successor. >> i won't go into details of my conversations with president-elect trump. as i've said before, they are cordial. at times, they've been fairly lengthy and they've been substantive. i can't tell you how convincing i've been. i think you'd have to ask him whether i've been convincing or not. i have offered my best advice council about certain issues both foreign and domestic. and i think a lot of his views are going to be shaped by his advisors. the people around him. which is why it's important to pay attention to these confirmation hearings. i can tell you that -- and this is something i have told him, that this is a job of such magnitude that you can't do it by yourself. you are enormously reliant on a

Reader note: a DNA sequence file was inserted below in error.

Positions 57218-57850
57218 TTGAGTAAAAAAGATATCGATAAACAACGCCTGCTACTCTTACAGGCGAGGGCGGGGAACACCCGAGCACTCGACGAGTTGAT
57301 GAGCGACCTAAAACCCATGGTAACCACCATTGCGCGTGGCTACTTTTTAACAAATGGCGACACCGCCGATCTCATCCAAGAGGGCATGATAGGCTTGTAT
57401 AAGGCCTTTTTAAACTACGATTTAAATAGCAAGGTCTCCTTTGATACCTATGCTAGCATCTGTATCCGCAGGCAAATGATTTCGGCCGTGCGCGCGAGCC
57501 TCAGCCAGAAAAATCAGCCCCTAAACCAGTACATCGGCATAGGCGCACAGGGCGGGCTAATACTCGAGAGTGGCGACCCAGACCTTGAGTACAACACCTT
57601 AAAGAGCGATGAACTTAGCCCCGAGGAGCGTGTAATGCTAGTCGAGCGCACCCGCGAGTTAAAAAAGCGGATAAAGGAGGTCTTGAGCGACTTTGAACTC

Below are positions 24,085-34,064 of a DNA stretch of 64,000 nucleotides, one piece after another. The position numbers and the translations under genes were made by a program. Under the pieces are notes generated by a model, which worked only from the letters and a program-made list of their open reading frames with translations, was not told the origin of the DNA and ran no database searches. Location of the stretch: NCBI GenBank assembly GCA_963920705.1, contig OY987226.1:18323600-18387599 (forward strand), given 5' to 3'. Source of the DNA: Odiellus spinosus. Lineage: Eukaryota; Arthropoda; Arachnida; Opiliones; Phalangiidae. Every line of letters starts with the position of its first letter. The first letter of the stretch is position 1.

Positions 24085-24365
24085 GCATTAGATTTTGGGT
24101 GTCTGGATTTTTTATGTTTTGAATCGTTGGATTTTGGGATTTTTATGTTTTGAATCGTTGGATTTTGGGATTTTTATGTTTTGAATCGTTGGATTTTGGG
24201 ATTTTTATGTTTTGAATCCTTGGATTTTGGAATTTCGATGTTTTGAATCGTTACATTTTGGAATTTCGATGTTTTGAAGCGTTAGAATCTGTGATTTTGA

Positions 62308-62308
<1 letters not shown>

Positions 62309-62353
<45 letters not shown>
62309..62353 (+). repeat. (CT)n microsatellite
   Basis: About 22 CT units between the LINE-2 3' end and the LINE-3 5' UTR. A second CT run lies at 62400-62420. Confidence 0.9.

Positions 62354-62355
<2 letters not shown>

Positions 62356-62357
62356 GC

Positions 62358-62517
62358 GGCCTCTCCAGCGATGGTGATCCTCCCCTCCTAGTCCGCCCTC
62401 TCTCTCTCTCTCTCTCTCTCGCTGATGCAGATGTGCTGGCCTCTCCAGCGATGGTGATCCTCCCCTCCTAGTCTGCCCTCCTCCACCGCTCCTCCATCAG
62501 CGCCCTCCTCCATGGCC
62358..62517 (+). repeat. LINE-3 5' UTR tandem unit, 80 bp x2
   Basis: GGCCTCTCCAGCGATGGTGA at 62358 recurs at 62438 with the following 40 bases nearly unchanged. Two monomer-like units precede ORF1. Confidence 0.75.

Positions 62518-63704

team. i believe in this country. i believe in the american people. i believe that people are more good than bad. and my core, i think we're going to be okay. we just have to fight for it, we have to work for it and not take it for granted. and i know that you will help us do that. thank you very much press corps. good luck. >> with that good luck, he was out of the room. we want to bring in our lead panel to start us off tonight. beginning with chris jansing was there for that today, nicole wallace who was here with us today for that. campaign veteran and former white house communications director for bush 43, and jeremy bash is with us tonight. former chief of staff for the the department of defense and the cia. and jeremy, that is precisely why we begin with you on the president-elect on the topic of russia. what do you think happens now, especially to satisfy all of those with lingering questions